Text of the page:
We have also enabled change data capture on smaller aggregate tables which tracks detail level changes. This capability allows us to easily reproduce and visualize how a rate is changing over time.
Reliable Pipelines with Standardized Formats
Our quality performance estimates are a key driver pushing us to develop a comprehensive patient data repository. Rather than learning of poorly controlled diabetes once a month via health plan reports, we prefer to ingest HL7 lab feeds daily. In the long term, setting up reliable data pipelines using raw, standardized data sources will facilitate broader use cases, e.g. custom quality measures and machine learning models trained on comprehensive patient records. As Micky Tripathi marches on and U.S. interoperability improves, we are cultivating the internal capacity to ingest raw data sources as they become available.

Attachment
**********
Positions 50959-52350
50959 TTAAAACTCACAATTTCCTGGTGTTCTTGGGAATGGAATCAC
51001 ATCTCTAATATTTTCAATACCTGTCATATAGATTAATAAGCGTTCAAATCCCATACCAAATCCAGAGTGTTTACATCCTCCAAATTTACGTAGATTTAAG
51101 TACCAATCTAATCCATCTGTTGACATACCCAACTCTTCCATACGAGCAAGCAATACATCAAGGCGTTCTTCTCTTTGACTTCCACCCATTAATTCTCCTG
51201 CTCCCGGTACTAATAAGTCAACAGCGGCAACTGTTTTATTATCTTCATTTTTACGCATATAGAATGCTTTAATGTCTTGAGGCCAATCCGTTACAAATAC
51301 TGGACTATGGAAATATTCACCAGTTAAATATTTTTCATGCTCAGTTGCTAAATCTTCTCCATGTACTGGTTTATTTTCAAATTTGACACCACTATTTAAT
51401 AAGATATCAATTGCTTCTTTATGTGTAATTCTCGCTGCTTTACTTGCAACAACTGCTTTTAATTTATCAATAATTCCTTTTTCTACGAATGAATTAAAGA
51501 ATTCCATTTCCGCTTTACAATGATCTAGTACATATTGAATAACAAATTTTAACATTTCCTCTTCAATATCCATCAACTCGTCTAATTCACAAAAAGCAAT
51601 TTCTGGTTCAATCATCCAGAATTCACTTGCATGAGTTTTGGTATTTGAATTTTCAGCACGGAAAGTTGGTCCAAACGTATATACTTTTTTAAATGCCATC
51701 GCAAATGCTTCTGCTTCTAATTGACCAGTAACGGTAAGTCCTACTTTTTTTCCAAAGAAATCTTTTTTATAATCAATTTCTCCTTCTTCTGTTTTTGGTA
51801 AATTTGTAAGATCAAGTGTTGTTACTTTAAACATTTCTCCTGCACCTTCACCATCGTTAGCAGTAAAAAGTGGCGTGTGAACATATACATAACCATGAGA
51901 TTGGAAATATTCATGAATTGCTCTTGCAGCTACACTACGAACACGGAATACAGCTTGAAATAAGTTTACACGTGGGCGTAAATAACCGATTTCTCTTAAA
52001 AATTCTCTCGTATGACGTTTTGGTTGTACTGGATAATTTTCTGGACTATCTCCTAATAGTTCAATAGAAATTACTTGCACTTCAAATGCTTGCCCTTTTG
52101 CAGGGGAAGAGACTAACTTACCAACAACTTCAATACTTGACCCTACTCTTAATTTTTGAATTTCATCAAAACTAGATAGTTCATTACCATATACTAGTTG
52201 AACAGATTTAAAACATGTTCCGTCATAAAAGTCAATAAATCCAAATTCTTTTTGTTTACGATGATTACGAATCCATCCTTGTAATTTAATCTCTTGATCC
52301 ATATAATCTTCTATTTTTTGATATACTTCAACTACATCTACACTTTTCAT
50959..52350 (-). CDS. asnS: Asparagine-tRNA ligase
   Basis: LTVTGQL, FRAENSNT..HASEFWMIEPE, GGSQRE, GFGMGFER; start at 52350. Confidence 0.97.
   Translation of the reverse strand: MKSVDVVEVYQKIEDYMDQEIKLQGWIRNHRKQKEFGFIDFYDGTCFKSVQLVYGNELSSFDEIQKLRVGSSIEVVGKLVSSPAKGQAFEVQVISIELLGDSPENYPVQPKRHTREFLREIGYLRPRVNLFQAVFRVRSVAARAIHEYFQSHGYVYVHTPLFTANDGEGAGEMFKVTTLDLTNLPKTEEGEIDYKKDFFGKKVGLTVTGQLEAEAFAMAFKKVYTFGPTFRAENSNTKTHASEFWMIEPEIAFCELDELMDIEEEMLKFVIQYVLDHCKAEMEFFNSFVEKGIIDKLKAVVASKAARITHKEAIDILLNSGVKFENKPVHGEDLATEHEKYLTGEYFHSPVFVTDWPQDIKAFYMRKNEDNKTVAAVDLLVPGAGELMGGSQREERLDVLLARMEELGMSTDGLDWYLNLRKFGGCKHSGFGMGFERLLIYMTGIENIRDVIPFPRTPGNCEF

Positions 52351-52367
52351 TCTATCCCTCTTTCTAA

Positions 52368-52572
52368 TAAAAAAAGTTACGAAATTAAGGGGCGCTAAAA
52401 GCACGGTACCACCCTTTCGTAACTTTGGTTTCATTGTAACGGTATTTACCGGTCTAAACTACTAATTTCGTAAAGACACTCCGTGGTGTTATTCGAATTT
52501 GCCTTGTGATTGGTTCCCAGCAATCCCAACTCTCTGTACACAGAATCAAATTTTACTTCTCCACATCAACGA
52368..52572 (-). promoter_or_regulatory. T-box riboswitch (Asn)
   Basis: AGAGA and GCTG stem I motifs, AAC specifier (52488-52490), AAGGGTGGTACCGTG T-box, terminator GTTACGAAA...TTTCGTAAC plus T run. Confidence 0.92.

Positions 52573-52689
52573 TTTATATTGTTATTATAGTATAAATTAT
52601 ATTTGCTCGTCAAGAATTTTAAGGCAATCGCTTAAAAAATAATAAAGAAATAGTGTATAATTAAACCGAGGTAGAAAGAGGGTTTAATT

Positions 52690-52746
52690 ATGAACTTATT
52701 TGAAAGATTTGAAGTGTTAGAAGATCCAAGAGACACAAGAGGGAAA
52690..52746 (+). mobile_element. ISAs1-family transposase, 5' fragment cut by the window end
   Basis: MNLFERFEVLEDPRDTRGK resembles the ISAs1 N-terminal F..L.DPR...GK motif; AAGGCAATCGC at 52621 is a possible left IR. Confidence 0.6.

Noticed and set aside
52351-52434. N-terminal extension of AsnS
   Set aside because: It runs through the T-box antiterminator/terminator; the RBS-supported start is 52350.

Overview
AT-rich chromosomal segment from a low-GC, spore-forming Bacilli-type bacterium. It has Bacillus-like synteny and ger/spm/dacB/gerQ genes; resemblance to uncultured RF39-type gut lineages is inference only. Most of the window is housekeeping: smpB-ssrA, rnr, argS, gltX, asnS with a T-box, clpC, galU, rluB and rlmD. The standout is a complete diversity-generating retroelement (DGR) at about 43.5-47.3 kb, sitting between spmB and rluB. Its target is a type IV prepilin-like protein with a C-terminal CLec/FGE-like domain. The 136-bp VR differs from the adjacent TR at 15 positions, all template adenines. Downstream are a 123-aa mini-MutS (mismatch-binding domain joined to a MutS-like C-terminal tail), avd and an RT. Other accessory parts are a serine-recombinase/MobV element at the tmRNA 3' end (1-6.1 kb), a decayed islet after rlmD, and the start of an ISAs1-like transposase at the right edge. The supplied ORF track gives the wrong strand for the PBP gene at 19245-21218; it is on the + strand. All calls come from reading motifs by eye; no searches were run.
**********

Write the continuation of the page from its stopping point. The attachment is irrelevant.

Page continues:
We coded the ApolloMed quality engine out to provide the actionable details we’ve always wanted as consumers of quality reports. Which lab met the numerator for this measure? Why was this member excluded from a denominator? This transparency helps report consumers understand the measures they’re accountable to and facilitates gap closures.
Interested in learning more?
The ApolloMed quality engine has 20+ NCQA certified measures is now available to be deployed in your Databricks environment. To learn more, please review our Databricks solution accelerator or reach out to [email protected] for further details.